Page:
Using Medicare inpatient claims and Hospital Compare process of care quality data from the period 2004-2006, we estimate two model specifications to test for the presence of correlational and causal relationships between hospital process of care performance measures and risk-adjusted (RA) 30-day mortality for heart attack, heart failure, and pneumonia. Our analysis indicates that while Hospital Compare process performance measures are correlated with 30-day mortality for each diagnosis, after we account for unobserved heterogeneity, process of care performance is no longer associated with mortality for any diagnosis. This suggests that the relationship between hospital-level process of care performance and mortality is not causal. Implications for pay-for-performance are discussed.
Medicare spending totaled $374 billion in 2006 and is expected to grow at a rate of almost 8% over the next decade (Kaiser Family Foundation 2007). The massive outlays for Medicare and well-documented deficiencies in health care quality in the United States (Institute of Medicine [IOM] 2000, 2001; McGlynn et al. 2003) have raised pressing concerns about the value of medical care received by Medicare beneficiaries. In an attempt to address these concerns, Congress enacted legislation as part of the 2005 Deficit Reduction Act calling for hospital value-based purchasing (VBP), a combination of pay-for-performance (P4P) and public quality reporting, to be implemented for Medicare hospital care by fiscal year 2009 (U.S. Congress 2005). While this deadline was missed, a recent report by the Senate Finance Committee shows strong, continued support for VBP (U.S. Senate 2009).
A critical question is how health care quality will be assessed in VBP. Process of care performance measures, which attempt to assess whether "what is now known to be 'good' medical care has been applied" (Donabedian 1966), have been the cornerstone of Medicare's existing hospital-based P4P demonstration, the Premier Hospital Quality Incentive Demonstration (PHQID), and its public quality reporting program, Hospital Compare; they are likely to be prominent, or possibly exclusive, metrics of quality in VBP. This analysis evaluates the usefulness of process performance measures in VBP by assessing the correlational and causal associations between process of care measures and 30-day mortality, a prominent and commonly used measure of patient outcomes.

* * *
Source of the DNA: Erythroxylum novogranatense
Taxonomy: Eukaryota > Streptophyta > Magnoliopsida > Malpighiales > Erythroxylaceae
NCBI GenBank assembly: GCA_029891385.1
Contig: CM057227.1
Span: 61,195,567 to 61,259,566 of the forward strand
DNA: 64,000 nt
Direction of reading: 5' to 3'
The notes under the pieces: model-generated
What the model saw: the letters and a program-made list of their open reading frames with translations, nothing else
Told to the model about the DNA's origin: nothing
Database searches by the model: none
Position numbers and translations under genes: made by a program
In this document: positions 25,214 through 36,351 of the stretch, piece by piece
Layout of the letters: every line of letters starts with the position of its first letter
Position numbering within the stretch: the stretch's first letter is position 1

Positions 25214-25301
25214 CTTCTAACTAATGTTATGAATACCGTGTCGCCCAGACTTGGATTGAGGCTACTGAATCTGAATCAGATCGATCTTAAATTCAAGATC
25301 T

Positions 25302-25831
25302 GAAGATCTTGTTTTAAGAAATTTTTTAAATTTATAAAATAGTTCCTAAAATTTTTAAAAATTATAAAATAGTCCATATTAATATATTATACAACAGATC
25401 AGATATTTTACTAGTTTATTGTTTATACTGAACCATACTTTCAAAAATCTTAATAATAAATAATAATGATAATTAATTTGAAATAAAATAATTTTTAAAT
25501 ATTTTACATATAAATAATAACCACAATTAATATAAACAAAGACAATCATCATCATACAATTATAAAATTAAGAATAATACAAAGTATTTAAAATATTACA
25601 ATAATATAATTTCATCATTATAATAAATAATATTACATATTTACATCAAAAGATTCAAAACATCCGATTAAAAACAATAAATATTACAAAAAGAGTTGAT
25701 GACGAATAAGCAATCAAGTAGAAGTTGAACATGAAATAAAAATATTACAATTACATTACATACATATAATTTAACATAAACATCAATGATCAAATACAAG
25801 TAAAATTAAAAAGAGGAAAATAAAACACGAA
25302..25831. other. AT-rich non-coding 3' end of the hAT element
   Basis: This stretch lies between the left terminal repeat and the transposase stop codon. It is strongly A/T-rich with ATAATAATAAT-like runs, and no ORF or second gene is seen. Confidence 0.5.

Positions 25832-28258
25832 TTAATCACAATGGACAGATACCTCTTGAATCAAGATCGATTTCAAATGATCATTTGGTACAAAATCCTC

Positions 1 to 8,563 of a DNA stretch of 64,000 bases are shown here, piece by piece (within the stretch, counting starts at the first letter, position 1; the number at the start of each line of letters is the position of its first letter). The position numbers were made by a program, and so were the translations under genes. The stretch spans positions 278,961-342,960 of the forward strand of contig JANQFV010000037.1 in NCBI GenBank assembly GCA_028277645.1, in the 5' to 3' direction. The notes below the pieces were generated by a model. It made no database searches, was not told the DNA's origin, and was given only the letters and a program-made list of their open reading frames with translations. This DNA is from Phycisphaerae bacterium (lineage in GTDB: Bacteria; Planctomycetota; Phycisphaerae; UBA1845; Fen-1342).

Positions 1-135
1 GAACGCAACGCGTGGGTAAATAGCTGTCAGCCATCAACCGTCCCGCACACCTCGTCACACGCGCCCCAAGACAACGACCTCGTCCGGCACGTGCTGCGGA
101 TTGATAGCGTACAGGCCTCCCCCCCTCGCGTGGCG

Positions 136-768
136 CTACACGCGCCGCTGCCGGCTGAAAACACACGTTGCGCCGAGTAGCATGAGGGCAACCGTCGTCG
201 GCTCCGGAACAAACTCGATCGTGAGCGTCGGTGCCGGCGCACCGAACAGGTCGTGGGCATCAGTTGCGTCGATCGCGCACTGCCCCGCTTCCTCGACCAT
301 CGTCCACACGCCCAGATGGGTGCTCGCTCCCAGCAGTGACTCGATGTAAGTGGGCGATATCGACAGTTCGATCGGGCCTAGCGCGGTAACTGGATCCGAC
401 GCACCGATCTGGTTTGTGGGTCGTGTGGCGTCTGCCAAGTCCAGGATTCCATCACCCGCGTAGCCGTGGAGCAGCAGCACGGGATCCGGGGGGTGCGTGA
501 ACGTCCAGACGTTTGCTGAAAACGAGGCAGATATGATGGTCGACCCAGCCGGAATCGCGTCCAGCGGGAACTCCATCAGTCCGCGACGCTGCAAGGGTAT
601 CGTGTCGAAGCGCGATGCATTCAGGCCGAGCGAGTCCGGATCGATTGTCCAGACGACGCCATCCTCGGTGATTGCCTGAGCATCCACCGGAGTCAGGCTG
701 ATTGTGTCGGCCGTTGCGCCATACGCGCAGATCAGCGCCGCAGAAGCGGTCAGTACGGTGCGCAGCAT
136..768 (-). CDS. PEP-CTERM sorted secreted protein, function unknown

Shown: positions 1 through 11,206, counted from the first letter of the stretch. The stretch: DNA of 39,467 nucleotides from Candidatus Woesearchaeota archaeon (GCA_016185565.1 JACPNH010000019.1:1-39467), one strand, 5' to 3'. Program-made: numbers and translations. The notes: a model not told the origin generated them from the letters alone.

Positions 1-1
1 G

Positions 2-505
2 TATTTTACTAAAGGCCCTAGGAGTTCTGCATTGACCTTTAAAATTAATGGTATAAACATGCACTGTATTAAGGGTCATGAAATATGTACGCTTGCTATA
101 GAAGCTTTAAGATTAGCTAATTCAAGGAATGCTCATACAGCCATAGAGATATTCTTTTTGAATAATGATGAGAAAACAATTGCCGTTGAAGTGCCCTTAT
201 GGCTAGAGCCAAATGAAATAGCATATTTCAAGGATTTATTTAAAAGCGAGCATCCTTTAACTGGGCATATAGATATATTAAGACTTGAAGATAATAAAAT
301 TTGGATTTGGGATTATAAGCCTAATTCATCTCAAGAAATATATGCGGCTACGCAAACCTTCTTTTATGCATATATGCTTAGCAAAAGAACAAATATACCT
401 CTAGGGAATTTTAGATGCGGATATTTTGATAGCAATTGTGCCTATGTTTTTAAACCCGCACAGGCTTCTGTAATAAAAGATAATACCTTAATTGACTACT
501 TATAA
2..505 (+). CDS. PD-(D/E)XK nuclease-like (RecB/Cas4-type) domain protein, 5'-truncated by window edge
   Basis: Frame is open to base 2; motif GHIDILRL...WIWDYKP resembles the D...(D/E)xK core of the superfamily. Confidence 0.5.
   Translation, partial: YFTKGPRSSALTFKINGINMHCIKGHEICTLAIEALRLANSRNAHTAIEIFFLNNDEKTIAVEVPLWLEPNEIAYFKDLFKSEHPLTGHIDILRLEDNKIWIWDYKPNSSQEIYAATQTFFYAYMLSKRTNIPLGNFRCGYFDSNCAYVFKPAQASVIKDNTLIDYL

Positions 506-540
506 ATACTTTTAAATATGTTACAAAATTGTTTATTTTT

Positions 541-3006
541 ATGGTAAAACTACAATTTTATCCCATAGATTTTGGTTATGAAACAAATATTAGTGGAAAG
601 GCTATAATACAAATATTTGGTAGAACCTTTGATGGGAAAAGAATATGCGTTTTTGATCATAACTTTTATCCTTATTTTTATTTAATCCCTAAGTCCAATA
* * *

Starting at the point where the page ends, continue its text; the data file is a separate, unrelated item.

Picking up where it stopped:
The potential relationships between hospital processes and outcomes of care may vary substantially by condition and the nature of the evidence base supporting the process measures. Since our focus is Medicare VBP, this analysis employs data that are part of the current experiments. Consequently, our study is limited to examining hospital care for acute myocardial infarction (AMI), heart failure, and pneumonia, the clinical conditions for which data are widely reported in Hospital Compare and which are part of Medicare's current pay-for-reporting program.
Quality in health care is frequently defined by process, outcome, and structure measures (Donabedian 1966), with process and outcome measures being the most common. Process of care measures are often preferred to outcome measures on the grounds that providers have greater control over their performance on these measures, and that the measures offer "actionable" information for quality improvement (Birkmeyer, Kerr, and Dimick 2006; Mant 2001). However, the attribution of "quality" to performance on process of care measures is contingent on the nature of the measures. Performance on process of care measures that exhibit minimal clinical significance or a weak causal relationship with patient health will be of little value, even as effort is expended in achieving and documenting them. Absent the causal relationship between process performance and patient outcomes, process measures are compromised as a metric of individual provider improvement and as a means of selective referral to high-quality providers, since measure responsiveness by patients would not result in better outcomes. …